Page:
The inflatable modules are made using airtight technology (they do not require a motor to stay inflated) and are stabilised using a wooden base. The straps of different colours that “tie” each of the volumes serve to control the typical deformation of an inflatable and also visually codify the 5 categories of awards.

The first staging of this exhibition was seen in the Palau Robert exhibition hall in Barcelona from 20th October to 19th November.



A giant breast in the middle of a London street? Yes, it’s as hard to believe as it is that, in 2017, mothers in the United Kingdom feel uncomfortable when they feed their children in public.

This was the reason why women from Mother London carried out this initiative on 26th March (Mother’s Day in England).

With the striking inflatable replica of a giant breast, they sought to raise awareness about breastfeeding in public. According to them, there are still many social stigmas that persist around this activity. At the same time, they carried out other actions, with posters and adverts on social media.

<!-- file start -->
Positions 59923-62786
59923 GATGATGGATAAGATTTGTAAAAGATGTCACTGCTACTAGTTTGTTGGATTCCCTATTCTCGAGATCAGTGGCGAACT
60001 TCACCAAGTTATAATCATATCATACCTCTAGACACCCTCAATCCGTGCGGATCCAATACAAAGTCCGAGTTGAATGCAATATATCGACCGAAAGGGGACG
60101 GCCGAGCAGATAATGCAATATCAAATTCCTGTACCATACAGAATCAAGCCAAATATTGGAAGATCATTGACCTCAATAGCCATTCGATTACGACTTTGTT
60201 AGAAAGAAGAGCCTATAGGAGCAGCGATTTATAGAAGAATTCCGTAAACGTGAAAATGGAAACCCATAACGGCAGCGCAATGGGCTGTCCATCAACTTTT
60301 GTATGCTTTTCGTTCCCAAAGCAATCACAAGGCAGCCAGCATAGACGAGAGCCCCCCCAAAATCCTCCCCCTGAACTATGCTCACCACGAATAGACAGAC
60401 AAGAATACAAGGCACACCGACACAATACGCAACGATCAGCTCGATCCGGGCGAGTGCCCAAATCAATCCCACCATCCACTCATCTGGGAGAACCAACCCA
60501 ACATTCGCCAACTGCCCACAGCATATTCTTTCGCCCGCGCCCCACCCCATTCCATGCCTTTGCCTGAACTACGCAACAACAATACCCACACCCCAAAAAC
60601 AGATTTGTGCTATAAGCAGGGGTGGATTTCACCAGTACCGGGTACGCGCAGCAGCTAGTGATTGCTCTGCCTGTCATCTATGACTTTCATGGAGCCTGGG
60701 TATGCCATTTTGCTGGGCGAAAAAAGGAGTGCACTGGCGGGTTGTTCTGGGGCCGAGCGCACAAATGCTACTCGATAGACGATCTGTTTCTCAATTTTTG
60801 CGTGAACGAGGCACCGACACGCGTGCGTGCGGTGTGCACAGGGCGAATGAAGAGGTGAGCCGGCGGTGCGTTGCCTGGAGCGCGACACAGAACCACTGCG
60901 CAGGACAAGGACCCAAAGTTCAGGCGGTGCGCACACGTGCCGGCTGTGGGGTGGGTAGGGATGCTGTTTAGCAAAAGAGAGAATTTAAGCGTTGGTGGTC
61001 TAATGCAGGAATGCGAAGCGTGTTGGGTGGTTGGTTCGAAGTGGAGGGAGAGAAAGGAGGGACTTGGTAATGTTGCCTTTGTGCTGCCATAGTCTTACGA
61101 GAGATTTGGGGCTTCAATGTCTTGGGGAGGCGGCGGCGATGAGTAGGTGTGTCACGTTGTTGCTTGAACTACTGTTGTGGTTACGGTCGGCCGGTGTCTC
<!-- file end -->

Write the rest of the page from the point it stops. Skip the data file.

The inflatable replica of the breast, about 6 m high, was built using the continuous air system. This is based on the sewing together of multiple pieces of an airtight fabric. It is inflated by a low pressure electric turbine that keeps it permanently inflated. Finally, it was hand decorated using the airbrushing technique. Obviously, the inflatable replica was anchored securely to the terrace of the building which ensured its resistance to the wind.


Undoubtedly, the initiative caught the attention of passers-by in the London borough of Shoreditch, who rushed to share photos across all the social networks.